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Publication numberUS5656123 A
Publication typeGrant
Application numberUS 08/480,369
Publication dateAug 12, 1997
Filing dateJun 7, 1995
Priority dateJun 7, 1995
Fee statusPaid
Publication number08480369, 480369, US 5656123 A, US 5656123A, US-A-5656123, US5656123 A, US5656123A
InventorsSiamak Salimian, Carol M. Heller, Lumin Li
Original AssigneeVarian Associates, Inc.
Export CitationBiBTeX, EndNote, RefMan
External Links: USPTO, USPTO Assignment, Espacenet
Dual-frequency capacitively-coupled plasma reactor for materials processing
US 5656123 A
Abstract
The present invention is directed to a dual frequency capacitively-coupled plasma apparatus for materials processing. According to a first aspect of the present invention, a dual frequency triode reactor includes a VHF (30-300 MHz) RF power supply capacitively coupled to an upper reactor electrode and an HF (0.1-30 MHz) RF power supply capacitively coupled to a lower reactor electrode to which the wafer is attached. The VHF power supply is used to generate and control formation of a low sheath potential, high density plasma for minimum device damage and rapid etching/deposition while the HF power supply is used to provide a DC bias to the wafer substrate. According to a second aspect of the present invention, a tailored, powered upper electrode, at least a portion of which is generally conical in shape, is employed to provide a uniform etch across the diameter of the wafer.
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Claims(8)
What is claimed is:
1. A dual frequency, capacitively coupled, plasma reactor for materials processing, said reactor comprising:
a vacuum chamber;
a first and a second powered electrode disposed within said vacuum chamber; and
means for coupling a semiconductor wafer within said vacuum chamber to said second powered electrode,
said first powered electrode coupled to a source of VHF RF energy having a frequency in the range of about 30 MHz to about 300 MHz and having a shape including a first generally conically-shaped portion lacking an apex disposed at an outer periphery of said first powered electrode, said first generally conically-shaped portion directed toward said second powered electrode, and a second generally conically-shaped portion having an apex directed away from said second powered electrode, said second generally conically-shaped portion disposed substantially at a center of said second powered electrode and connected to said first generally conically-shaped portion, and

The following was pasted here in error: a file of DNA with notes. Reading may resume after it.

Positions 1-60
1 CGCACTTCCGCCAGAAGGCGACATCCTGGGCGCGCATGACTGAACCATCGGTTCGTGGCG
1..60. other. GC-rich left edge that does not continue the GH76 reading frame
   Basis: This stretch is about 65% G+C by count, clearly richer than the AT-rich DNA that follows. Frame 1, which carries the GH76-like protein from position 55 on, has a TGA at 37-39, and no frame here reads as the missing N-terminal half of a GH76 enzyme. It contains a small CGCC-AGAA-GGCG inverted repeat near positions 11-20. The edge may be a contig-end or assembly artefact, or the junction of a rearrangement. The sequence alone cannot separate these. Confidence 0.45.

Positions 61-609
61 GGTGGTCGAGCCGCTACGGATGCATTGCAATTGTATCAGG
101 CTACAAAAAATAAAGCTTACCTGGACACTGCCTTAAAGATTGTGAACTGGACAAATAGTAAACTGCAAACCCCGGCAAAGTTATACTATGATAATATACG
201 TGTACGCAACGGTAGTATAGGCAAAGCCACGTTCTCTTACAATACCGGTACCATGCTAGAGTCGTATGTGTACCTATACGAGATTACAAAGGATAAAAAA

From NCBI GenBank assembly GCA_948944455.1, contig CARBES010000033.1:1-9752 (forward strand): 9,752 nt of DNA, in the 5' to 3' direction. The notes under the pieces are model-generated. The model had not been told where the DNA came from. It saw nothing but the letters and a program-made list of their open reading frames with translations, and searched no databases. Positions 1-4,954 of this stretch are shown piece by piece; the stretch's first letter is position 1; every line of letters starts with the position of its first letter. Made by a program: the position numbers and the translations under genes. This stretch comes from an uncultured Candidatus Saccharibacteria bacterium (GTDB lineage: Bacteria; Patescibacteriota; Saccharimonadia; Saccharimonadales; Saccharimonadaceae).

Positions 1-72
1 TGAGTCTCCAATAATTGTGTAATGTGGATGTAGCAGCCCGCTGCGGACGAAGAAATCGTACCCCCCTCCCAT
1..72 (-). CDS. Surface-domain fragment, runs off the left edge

said second powered electrode coupled to a source of HF RF energy having a frequency in the range of about 0.1 MHz to about 30 MHz.
2. A dual frequency, capacitively coupled, plasma reactor for materials processing, said reactor comprising:
a vacuum chamber;
a first powered electrode disposed within said vacuum chamber;
a second powered electrode disposed within said vacuum chamber; and
means for coupling a semiconductor wafer within said vacuum chamber to said second powered electrode,
said first powered electrode having a shape including a first generally conically-shaped portion lacking an apex disposed at an outer periphery of said first powered electrode, said first generally conically-shaped portion directed toward said second powered electrode, and a second generally conically-shaped portion having an apex directed away from said second powered electrode, said second generally conically-shaped portion disposed substantially at a center of said second powered electrode and connected to said first generally conically-shaped portion and being coupled to a source of VHF RF energy having a frequency of approximately 60 MHz, and
said second powered electrode coupled to a source of HF RF energy having a frequency of approximately 13.56 MHz.
3. A dual frequency, capacitively coupled, plasma reactor for materials processing, said reactor comprising:
a vacuum chamber;
a first and a second powered electrode disposed within said vacuum chamber,
said first powered electrode coupled to a source of VHF RF energy having a frequency in the range of about 30 MHz to about 300 MHz and having a shape including a first generally conically-shaped portion lacking an apex disposed at an outer periphery of said first powered electrode, said first generally conically-shaped portion directed toward said second powered electrode, and a second generally conically-shaped portion having an apex directed away from said second powered electrode, said second generally conically-shaped portion disposed substantially at a center of said second powered electrode and connected to said first generally conically-shaped portion; and
said second powered electrode disposed within said vacuum chamber, said second powered electrode coupled to a source of HF RF energy having a frequency in the range of about 0.1 MHz to about 30 MHz and having a generally flat shape for supporting and contacting material to be processed within the reactor.
4. A dual-frequency, capacitively coupled, plasma reactor for materials processing, said reactor comprising:
a vacuum chamber;
a first and a second powered electrode disposed within said vacuum chamber;